Multiple ANOVA, Post hoc test using R

I have written about how to run the ANOVA test in my previous post Analysis of Variance ANOVA using R. We analyzed the salary difference between different level of education.

For ease of (my!) understanding, I would take the same data set in this post as well. So here is the same data set.

> sal
   id gender      educ  Designation Level Salary Last.drawn.salary Pre..Exp Ratings.by.interviewer
1   1 female        UG  Jr Engineer   JLM  10000              1000        3                      4
2   2   male DOCTORATE     Chairman   TLM 100000            100000       20                      4
3   3   male   DIPLOMA        Jr HR   JLM   6000              6000        1                      3
4   4   male        PG     Engineer   MLM  15000             15000        7                      2
5   5 female        PG  Sr Engineer   MLM  25000             25000       12                      4
6   6   male   DIPLOMA  Jr Engineer   JLM   6000              8000        1                      1
7   7   male   DIPLOMA Jr Associate   JLM   8000              8000        2                      4
8   8 female        PG     Engineer   MLM  13000             13000        7                      3
9   9 female        PG     Engineer   MLM  14000             14000        7                      2
10 10 female        PG     Engineer   MLM  16000             16000        8                      4
11 11 female        UG  Jr Engineer   JLM  10000              1000        3                      4
12 12   male DOCTORATE     Chairman   TLM 100000            100000       20                      4
13 13   male   DIPLOMA        Jr HR   JLM   6000              6000        1                      3
14 14   male        PG     Engineer   MLM  15000             15000        7                      2
15 15 female        PG  Sr Engineer   MLM  25000             25000       12                      4
16 16   male   DIPLOMA  Jr Engineer   JLM   6000              8000        1                      1
17 17   male   DIPLOMA Jr Associate   JLM   8000              8000        2                      4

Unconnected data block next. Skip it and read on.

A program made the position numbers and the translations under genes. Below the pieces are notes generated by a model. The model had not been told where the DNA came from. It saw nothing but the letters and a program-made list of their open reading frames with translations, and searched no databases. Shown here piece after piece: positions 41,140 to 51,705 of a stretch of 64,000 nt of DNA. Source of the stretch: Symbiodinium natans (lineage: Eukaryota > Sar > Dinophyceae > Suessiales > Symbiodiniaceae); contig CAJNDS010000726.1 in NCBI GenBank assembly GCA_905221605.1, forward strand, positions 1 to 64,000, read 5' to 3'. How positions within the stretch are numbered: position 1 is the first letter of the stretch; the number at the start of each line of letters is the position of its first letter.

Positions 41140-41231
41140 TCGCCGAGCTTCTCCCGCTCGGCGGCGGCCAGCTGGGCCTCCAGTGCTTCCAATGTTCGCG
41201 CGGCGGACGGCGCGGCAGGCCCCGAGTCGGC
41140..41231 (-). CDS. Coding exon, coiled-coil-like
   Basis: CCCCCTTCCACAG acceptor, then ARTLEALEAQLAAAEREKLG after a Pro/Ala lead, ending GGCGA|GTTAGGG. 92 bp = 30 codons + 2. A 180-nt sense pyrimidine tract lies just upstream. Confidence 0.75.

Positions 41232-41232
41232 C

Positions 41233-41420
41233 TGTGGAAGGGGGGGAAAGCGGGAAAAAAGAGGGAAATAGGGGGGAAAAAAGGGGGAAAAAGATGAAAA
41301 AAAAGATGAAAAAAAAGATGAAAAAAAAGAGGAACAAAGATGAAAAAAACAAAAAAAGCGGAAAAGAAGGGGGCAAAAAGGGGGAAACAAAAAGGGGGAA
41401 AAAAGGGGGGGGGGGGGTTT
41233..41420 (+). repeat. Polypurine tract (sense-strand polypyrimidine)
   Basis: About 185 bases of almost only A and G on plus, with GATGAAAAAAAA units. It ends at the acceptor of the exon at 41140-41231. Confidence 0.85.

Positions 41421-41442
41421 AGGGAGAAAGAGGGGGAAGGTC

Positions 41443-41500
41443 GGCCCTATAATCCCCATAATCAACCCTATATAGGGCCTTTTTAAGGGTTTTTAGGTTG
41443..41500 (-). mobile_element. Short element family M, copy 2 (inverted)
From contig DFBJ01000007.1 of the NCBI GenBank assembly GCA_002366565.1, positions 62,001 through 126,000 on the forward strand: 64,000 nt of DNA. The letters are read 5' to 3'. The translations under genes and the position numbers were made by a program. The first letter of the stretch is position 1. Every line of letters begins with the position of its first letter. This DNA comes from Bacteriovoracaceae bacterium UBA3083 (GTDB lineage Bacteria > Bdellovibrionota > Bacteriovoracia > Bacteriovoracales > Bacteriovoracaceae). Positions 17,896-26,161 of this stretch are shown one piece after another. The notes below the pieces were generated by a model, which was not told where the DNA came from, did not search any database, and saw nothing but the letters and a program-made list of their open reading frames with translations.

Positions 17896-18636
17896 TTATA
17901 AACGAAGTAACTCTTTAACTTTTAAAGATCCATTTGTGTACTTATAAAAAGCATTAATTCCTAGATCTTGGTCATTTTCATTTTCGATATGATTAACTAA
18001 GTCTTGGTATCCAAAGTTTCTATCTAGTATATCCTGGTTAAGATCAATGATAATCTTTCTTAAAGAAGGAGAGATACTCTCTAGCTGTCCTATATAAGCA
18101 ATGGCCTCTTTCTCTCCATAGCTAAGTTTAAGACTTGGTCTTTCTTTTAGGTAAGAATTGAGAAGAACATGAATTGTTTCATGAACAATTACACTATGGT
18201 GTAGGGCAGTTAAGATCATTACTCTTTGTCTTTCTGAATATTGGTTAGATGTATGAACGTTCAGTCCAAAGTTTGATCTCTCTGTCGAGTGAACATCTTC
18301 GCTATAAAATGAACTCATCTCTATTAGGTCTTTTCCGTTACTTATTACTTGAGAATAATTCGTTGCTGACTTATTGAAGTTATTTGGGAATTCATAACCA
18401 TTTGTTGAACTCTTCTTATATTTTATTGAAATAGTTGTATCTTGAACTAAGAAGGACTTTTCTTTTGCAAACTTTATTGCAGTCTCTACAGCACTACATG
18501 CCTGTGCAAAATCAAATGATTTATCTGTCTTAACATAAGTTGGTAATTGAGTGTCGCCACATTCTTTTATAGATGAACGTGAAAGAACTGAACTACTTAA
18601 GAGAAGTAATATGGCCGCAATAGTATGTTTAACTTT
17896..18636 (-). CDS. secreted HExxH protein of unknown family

18 18 female        PG     Engineer   MLM  13000             13000        7                      3
19 19 female        PG     Engineer   MLM  14000             14000        7                      2
20 20 female        PG     Engineer   MLM  16000             16000        8                      4
21 21 female        PG  Sr Engineer   MLM  25000             25000       12                      4
22 22   male   DIPLOMA  Jr Engineer   JLM   6000              8000        1                      1
23 23   male   DIPLOMA Jr Associate   JLM   8000              8000        2                      4
24 24 female        PG     Engineer   MLM  13000             13000        7                      3
25 25 female        PG     Engineer   MLM  14000             14000        7                      2
26 26 female        PG     Engineer   MLM  16000             16000        8                      4
27 27 female        UG  Jr Engineer   JLM  10000              1000        3                      4
28 28   male DOCTORATE     Chairman   TLM 100000            100000       20                      4
29 29   male   DIPLOMA        Jr HR   JLM   6000              6000        1                      3
30 30   male        PG     Engineer   MLM  15000             15000        7                      2
31 31 female        PG  Sr Engineer   MLM  25000             25000       12                      4
32 32 female        PG  Sr Engineer   MLM  25000             25000       12                      4
33 33   male   DIPLOMA  Jr Engineer   JLM   6000              8000        1                      1
34 34   male   DIPLOMA Jr Associate   JLM   8000              8000        2                      4
35 35 female        PG     Engineer   MLM  13000             13000        7                      3
36 36 female        PG     Engineer   MLM  14000             14000        7                      2
37 37 female        PG     Engineer   MLM  16000             16000        8                      4
38 38 female        UG  Jr Engineer   JLM  10000              1000        3                      4
39 39   male DOCTORATE     Chairman   TLM 100000            100000       20                      4
40 40   male   DIPLOMA        Jr HR   JLM   6000              6000        1                      3
41 41   male        PG     Engineer   MLM  15000             15000        7                      2
42 42 female        PG  Sr Engineer   MLM  25000             25000       12                      4
43 43   male   DIPLOMA  Jr Engineer   JLM   6000              8000        1                      1
44 44   male   DIPLOMA Jr Associate   JLM   8000              8000        2                      4
45 45 female        PG     Engineer   MLM  13000             13000        7                      3
46 46 female        PG     Engineer   MLM  16000             16000        8                      4
47 47 female        UG  Jr Engineer   JLM  10000              1000        3                      4